An Overlooked Notable at the Benedick
To the Editor:
William Benemann’s extremely enlightening feature on The Benedick, a late 19th-century apartment building for bachelors in New York City (in the March-April 2023 issue), is a worthy addition to the Review’s histories of gay and homosocial life in America. I’d like to point out, however, that the longtime partner of sculptor Francis Millet was no ordinary Army officer. Colonel Archibald Butt, a graduate of the Episcopal Church-affiliated Sewanee: University of the South (Tennessee), served as military aide to President Theodore Roose-velt after wartime service overseas. At the time he perished as a passenger aboard the Titanic, Colonel Butt was military aide to President William Howard Taft.
I hesitated to write this because I think William Benemann’s Unruly Desires: American Sailors and Homosexualities in the Age of Sail is an important, groundbreaking work documenting our “family history” on the high seas. I trust him as a historian and don’t want to be a nitpicker. On the other hand, my late partner was also a graduate of Sewanee. There’s a memorial plaque to Colonel Butt in the university chapel. The weekend I was at Sewanee to ceremonially scatter George’s ashes in Lost Cove, I got into an argument with a staff member who tried to straightwash Colonel Butt’s relationship with his partner. And so it goes.
Elliott Mackle, Atlanta, GA
Sargent Piece Dovetailed with SF Exhibit
To the Editor:
I just immersed myself in John Singer Sargent for my Bay Area Reporter write-up of the Sargent and Spain exhibit now in the Legion of Honor in San Francisco, having traveled from the National Gallery in Washington. So, I welcomed Andrew Holleran’s excellent review of the Sargent biography by Paul Fisher [in the March-April 2023 issue]. However, Holleran errs when he states that Sargent never managed to paint Albert de Belleroche, producing only a preliminary sketch. The portrait below, loaned by the Colorado Springs Fine Arts Center at Colorado College, is featured in the exhibition.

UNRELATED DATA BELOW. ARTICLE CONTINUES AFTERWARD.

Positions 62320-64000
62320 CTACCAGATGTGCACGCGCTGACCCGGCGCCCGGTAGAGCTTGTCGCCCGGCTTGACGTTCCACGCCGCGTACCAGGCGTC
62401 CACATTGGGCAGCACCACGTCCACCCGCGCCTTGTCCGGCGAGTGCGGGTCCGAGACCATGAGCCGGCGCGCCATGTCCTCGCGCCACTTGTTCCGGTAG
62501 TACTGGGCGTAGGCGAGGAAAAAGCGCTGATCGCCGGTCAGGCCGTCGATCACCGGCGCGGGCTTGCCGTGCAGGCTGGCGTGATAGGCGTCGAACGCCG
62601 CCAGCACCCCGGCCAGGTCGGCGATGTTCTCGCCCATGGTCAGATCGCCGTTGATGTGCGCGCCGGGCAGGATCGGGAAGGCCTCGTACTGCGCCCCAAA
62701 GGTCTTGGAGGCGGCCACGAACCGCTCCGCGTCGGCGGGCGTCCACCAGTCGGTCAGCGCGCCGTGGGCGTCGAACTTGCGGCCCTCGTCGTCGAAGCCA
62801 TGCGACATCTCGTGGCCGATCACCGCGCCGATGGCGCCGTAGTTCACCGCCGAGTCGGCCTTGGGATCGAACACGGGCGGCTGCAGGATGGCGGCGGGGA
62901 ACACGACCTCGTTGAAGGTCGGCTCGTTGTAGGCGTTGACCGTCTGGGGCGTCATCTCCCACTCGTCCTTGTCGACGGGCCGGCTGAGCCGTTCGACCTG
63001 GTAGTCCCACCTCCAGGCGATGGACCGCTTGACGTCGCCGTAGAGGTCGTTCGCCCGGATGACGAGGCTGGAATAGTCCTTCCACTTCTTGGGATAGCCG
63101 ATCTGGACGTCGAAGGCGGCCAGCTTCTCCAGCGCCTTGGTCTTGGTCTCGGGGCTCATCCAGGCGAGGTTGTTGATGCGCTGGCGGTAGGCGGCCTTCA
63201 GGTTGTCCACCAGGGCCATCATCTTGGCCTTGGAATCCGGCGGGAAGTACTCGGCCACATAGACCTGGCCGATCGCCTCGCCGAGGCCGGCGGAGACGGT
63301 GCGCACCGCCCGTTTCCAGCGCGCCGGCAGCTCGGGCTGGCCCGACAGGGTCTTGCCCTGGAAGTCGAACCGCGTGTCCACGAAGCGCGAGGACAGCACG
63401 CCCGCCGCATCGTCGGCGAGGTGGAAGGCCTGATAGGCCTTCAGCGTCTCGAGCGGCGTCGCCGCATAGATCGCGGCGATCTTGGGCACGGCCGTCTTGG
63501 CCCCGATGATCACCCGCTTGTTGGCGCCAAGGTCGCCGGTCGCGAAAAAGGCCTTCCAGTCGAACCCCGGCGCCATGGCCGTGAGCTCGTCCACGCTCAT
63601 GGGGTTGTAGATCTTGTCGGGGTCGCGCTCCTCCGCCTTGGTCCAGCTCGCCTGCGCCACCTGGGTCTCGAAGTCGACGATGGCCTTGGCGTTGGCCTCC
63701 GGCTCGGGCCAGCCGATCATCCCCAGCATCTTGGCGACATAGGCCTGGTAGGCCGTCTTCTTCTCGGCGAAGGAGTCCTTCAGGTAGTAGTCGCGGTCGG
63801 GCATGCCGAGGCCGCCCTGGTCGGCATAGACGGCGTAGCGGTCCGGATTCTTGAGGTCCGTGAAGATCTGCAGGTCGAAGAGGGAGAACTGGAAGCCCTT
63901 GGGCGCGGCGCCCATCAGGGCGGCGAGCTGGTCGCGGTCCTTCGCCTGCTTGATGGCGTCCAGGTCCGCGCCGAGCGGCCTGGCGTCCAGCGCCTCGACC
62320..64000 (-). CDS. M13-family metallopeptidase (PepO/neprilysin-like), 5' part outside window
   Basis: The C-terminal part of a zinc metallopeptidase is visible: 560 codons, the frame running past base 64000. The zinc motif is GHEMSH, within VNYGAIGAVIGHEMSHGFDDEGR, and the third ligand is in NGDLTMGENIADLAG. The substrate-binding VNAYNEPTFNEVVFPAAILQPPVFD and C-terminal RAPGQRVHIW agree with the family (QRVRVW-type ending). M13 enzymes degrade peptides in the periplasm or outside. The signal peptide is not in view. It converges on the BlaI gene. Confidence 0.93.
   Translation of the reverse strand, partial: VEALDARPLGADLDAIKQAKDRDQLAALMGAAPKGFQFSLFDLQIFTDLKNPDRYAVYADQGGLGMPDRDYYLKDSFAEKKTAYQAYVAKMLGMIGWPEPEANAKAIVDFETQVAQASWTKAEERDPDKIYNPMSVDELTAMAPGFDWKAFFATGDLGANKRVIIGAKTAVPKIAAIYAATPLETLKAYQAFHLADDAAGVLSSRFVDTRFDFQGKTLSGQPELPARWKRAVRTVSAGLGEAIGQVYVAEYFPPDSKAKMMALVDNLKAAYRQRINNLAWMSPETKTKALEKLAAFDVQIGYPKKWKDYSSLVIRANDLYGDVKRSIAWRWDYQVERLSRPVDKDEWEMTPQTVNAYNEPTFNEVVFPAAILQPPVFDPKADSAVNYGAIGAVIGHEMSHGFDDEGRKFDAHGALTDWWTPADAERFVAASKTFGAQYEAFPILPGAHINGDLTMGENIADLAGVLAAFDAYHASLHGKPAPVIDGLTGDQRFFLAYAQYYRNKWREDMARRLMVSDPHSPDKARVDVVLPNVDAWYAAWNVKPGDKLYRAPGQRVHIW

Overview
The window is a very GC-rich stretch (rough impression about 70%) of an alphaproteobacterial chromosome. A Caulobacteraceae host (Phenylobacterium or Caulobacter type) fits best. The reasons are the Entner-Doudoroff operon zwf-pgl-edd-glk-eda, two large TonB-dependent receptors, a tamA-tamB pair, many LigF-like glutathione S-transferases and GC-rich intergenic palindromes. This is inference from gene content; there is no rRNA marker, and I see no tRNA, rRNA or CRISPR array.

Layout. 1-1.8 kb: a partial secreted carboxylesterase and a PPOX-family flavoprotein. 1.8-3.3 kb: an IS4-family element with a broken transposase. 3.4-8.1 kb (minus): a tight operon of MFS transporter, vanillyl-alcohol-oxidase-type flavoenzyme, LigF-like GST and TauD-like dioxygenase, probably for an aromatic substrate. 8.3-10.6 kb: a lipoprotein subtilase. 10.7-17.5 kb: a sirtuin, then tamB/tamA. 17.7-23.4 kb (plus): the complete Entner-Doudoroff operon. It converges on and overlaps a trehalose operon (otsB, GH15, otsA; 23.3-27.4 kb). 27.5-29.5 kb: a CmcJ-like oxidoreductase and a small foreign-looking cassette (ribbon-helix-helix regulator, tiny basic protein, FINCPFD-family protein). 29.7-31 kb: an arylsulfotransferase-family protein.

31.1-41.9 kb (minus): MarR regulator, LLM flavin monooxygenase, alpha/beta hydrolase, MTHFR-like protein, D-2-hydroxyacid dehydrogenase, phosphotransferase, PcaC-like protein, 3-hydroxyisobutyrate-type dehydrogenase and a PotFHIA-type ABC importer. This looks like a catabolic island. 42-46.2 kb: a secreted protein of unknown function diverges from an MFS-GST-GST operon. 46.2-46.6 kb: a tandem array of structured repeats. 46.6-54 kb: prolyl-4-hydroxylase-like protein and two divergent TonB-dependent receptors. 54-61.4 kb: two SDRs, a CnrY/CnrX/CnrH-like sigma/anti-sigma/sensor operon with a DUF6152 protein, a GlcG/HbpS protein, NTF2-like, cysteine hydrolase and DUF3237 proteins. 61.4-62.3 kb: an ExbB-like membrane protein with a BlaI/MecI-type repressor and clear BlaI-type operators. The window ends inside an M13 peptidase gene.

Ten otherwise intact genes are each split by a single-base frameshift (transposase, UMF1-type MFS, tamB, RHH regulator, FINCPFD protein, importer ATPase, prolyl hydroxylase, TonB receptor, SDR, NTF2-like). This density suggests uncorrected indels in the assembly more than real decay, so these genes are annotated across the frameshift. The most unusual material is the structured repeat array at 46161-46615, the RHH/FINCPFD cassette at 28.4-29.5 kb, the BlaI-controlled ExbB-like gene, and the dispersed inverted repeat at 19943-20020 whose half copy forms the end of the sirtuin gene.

Some years ago, I sent you a write-up of my late artist friend, Richard Caldwell Brewer. More recently, along with the Sargent review, I’ve produced for BAR a review of the San Francisco State nonbinary show, a book review of the George Platt Lynes biography, and a review of the Asian Art Museum of San Francisco’s retrospective of lesbian artist Bernice Bing. So it seems there’s a lot happening in the Bay Area.
Always enjoy your magazine,
Robert Brokl, Oakland, CA
To the Editor:
Andrew Holleran’s article, “The Inscrutable John Singer Sargent,” came wonderfully alive for anyone who had the opportunity to see the Sargent and Spain exhibit at the Legion of Honor in San Francisco. As noted in the article, the show was originally mounted at the National Galleries in Washington, D.C. The San Francisco exhibit came with a series of lectures and discussions, including a kickoff visit by one of the organizers, London-based Sargent scholar Richard Louis Ormond.